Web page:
This all comes as a direct result of the personnel now featured on the Lakers. With three potential future All-Stars who are all above average playmakers at their positions, Bryant can feel comfortable taking a back seat to both conserve energy, and play at a higher level than he has the past two seasons. More importantly, it shows a mentality that all three of these young players possess – one that gives them the desire to take the ball away from one of the premier players in league history in order to succeed as a team. Kobe has often discussed his desire to have players who are not “push-overs” and are willing to stand up to him. Some may say that that is politically correct speech from a notorious ball-hog but the stats and tape through three games tell a different tale.
Clearly, we cannot deduce much from three mainly meaningless games that will be forgotten about in less than a month when the real thing begins. However, we can take away some good signs and extrapolate certain predictions or hopes for what the regular season will entail. If the regular season Lakers play in the same manner that these preseason Lakers have, we will have learned some major things about the future of the club. A consistent performance level in this methodology can show the front office and the rest of the NBA that the Lakers have three future stars – playmakers who can both play together as a team and take over when the need arises. It will also show us the mentality of these young players, a Mamba like approach in doing anything it takes to win, including but not limited to taking the ball away from Kobe Bryant himself – being a different animal and the same beast, if you will. Most importantly, it could lead to more wins for a team in desperate need of a successful seasons after years of disappointment. Free agents will be looking at their options, and with the marketing and branding opportunities of the social media age almost evenly distributed between every team in the NBA, winning is now the most important non-financial point of decision. Not to mention seeing a different form of Kobe Bryant can be a selling point should he decide to stay with the team beyond this season.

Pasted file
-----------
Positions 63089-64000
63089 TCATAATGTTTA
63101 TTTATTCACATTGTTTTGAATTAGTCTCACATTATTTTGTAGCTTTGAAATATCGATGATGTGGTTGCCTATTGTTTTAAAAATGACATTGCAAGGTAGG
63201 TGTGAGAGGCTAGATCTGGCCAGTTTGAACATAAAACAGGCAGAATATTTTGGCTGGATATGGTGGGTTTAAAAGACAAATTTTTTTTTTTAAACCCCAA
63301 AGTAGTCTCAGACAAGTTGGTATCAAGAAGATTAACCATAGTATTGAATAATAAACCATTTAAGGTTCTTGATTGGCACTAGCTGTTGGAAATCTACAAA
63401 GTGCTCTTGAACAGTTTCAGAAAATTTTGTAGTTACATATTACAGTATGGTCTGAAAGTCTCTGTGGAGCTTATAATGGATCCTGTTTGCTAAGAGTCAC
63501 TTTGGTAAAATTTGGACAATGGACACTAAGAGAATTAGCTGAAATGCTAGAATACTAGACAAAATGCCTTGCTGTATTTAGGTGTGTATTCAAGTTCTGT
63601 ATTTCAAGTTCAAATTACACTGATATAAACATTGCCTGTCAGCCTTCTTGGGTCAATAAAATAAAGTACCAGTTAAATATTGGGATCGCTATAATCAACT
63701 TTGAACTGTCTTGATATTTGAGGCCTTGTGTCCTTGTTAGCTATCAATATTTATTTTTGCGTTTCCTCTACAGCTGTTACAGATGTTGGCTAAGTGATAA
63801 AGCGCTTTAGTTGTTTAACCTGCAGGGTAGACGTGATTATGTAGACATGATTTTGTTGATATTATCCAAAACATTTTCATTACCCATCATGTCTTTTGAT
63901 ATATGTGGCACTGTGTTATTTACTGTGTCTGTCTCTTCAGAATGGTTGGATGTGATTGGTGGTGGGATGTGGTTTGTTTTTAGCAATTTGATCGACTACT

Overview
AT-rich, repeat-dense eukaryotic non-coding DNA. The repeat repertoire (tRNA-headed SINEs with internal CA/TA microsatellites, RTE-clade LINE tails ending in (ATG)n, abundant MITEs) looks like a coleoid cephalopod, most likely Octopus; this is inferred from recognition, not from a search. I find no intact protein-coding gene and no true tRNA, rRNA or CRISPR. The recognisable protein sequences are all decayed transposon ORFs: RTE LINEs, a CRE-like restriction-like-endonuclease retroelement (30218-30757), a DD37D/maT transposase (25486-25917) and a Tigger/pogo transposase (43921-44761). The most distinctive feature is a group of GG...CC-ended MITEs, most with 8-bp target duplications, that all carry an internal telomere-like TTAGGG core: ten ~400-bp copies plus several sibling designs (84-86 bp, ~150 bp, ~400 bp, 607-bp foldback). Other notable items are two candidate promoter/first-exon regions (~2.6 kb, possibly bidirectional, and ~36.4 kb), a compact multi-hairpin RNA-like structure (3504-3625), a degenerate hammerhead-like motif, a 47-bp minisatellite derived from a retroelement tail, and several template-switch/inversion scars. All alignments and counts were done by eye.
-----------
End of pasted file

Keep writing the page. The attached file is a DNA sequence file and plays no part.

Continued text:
The Lakers will almost certainly miss the playoffs for the third year in a row this season. However, the method in which they play will tell us a lot about the future and when the team will be ready to contend again. The key to that understanding, as has been the case for almost the entirety of his professional career, will be Kobe Bryant. How he fits into the offense and how the young stars on the team fit around him will tell us about the youth, the coaching, and the development of the team’s future all in one. So while for the first time in a long time Bryant (excluding the now annual conversation on his ESPN ranking) will not be the main point of conversation in Laker Land; but he will still be directly involved in every question and storyline regarding the team.
For perhaps the final time, the Lakers’ fate will lie, at least in part, firmly in the Black Mamba’s hands.